With a searing body of work ranging from films and drawings to prints, sculptures, and theatrical productions, William Kentridge has offered a fresh and distinctive perspective on the contemporary social landscape, with a particular emphasis on his native South Africa. His practice is based on his intensive exploration of themes that are evocative of his own life experience as well as the political issues that most concern him. Produced in close collaboration with the artist, this catalogue investigates the five primary themes that have engaged Kentridge over the course of his influential career:
1. Parcours d’Atelier: Artist in the Studio Projects that focus on Kentridge’s creative process, including representations of the artist at work in his studio.
2. Thick Time: Soho and Felix Works featuring Kentridge’s best-known characters, the domineering businessman Soho Eckstein and his sensitive alter ego, Felix Teitlebaum.
3. Occasional and Residual Hope: Ubu and the Procession Inspired in part by Alfred Jarry’s Ubu Roi, these projects reflect the excitement, conflict, and rapid social changes in postapartheid South Africa.
4. Sarastro and the Master’s Voice: The Magic Flute Works related to the artist’s production of Mozart’s opera.
5. Learning from the Absurd: The Nose Kentridge’s most recent output, including work inspired by his staging of the Shostakovich opera for New York’s Metropolitan Opera.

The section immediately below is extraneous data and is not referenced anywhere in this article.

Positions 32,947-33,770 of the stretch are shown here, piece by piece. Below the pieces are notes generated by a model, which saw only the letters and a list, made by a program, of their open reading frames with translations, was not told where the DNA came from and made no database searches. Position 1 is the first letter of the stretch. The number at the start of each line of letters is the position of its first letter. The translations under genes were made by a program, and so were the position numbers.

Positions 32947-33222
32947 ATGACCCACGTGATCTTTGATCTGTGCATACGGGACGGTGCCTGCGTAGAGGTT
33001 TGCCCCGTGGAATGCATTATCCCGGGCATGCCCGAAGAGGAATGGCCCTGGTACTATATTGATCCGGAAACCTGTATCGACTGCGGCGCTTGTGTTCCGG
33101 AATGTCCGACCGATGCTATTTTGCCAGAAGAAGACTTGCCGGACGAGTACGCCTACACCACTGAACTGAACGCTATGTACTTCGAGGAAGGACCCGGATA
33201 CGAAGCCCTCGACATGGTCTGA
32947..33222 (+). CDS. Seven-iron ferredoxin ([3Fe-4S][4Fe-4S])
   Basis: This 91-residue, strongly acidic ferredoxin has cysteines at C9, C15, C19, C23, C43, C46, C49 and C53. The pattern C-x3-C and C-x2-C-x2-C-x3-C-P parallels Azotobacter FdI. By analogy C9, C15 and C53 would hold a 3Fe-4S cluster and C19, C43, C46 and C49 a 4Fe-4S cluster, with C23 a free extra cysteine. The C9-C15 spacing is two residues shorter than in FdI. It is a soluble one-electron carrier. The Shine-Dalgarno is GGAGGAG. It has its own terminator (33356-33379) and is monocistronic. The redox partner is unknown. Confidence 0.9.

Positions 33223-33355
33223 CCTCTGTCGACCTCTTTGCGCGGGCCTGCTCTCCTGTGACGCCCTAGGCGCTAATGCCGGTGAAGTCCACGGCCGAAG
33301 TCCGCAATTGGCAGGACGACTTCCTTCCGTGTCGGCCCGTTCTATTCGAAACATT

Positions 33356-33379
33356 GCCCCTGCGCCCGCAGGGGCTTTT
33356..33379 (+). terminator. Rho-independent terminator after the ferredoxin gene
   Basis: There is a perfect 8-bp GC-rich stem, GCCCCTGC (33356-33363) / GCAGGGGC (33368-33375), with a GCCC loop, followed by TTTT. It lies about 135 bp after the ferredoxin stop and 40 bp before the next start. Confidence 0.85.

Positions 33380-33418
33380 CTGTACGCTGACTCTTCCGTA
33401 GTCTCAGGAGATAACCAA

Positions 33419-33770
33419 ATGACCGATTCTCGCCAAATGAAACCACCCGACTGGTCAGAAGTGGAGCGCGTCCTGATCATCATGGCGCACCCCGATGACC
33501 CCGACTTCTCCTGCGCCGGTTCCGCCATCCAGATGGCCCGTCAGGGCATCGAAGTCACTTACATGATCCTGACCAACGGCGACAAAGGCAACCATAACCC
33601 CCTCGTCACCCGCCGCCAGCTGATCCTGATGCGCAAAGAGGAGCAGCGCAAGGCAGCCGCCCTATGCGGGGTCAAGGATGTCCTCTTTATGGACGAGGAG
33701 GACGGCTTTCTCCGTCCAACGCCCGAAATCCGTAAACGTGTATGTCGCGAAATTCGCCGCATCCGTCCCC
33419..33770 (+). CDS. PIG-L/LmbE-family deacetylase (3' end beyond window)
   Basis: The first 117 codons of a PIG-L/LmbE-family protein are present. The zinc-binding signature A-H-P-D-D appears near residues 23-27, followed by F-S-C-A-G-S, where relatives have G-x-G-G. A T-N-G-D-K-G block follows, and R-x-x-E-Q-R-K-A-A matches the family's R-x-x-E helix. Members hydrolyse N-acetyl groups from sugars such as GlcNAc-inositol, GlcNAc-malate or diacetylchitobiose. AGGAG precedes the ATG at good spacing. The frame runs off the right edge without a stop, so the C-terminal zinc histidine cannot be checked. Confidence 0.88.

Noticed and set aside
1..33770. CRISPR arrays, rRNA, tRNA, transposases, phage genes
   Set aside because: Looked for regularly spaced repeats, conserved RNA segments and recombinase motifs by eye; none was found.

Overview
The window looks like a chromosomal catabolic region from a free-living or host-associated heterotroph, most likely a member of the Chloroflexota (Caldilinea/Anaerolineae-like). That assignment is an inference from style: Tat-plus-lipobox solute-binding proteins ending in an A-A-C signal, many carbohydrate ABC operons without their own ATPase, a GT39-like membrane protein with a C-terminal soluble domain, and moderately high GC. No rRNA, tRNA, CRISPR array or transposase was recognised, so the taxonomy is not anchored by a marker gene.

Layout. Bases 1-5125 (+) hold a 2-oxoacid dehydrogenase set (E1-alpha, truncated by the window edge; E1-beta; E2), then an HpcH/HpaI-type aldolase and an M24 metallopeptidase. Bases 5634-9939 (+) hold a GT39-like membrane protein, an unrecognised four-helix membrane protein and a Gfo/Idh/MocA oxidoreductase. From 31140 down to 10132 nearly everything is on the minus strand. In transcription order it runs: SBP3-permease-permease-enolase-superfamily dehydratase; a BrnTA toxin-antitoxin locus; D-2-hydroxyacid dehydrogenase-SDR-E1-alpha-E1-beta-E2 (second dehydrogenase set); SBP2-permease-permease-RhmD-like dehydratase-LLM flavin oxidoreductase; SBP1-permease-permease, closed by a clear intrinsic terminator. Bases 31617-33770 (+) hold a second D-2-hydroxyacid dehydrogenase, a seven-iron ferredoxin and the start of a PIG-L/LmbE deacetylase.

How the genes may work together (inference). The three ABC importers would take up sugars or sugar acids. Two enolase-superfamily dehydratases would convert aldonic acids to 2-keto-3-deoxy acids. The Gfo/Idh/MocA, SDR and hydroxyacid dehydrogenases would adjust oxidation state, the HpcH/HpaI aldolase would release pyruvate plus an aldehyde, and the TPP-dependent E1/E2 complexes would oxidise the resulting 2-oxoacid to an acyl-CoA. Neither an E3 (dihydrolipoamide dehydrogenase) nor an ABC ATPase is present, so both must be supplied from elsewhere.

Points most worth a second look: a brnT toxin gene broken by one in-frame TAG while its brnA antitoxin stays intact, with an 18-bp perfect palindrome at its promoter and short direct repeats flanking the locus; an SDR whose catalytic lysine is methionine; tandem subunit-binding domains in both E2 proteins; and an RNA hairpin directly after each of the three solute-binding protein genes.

Rich in content and illustrations, the publication bears witness to an artist wrestling with each theme and experimenting with formally innovative ways to convey meaning. It reveals as never before the full arc of Kentridge’s career, following along as his subject matter has departed from a specifically South African context to confront more general concerns of social injustice, revolutionary politics, and the power of creative expression.
Kentridge created a DVD especially for this volume, marking the first occasion that he produced a disc for one of his books. Combining intimate studio footage of the artist at work and fragments from significant film projects, the DVD offers a fascinating look at how Kentridge’s ideas evolve from raw concept to finished work.
Selected for inclusion in AIGA’s 50 Books/50 Covers of 2009